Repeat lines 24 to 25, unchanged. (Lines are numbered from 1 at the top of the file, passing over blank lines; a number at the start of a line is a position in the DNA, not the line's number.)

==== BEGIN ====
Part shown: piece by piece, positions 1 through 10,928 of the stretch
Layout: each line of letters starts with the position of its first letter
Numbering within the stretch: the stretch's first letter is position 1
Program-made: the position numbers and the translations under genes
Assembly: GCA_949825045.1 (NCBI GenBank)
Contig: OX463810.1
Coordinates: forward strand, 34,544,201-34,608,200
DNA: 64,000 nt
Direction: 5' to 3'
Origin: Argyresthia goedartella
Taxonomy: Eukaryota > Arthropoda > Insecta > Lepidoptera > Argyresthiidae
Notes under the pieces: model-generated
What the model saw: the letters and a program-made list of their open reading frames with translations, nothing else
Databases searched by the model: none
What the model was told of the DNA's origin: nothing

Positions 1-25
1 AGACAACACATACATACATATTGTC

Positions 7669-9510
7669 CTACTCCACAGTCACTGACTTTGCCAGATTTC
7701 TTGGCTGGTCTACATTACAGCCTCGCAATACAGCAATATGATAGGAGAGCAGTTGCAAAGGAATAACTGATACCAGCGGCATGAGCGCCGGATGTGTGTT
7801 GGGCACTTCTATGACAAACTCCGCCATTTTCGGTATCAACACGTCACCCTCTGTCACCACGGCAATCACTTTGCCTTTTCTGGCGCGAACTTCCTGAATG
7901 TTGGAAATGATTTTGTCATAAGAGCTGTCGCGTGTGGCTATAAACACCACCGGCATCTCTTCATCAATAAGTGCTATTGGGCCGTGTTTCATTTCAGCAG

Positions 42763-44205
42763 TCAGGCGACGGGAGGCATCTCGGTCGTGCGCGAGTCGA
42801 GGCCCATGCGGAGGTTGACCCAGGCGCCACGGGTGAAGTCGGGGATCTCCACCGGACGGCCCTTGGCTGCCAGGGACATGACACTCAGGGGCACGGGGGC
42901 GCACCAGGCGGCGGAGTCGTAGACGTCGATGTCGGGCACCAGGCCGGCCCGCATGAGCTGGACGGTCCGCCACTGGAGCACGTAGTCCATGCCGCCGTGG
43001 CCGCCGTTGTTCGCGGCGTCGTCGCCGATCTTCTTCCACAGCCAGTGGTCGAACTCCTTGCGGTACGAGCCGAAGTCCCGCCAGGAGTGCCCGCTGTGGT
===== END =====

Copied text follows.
42763 TCAGGCGACGGGAGGCATCTCGGTCGTGCGCGAGTCGA
42801 GGCCCATGCGGAGGTTGACCCAGGCGCCACGGGTGAAGTCGGGGATCTCCACCGGACGGCCCTTGGCTGCCAGGGACATGACACTCAGGGGCACGGGGGC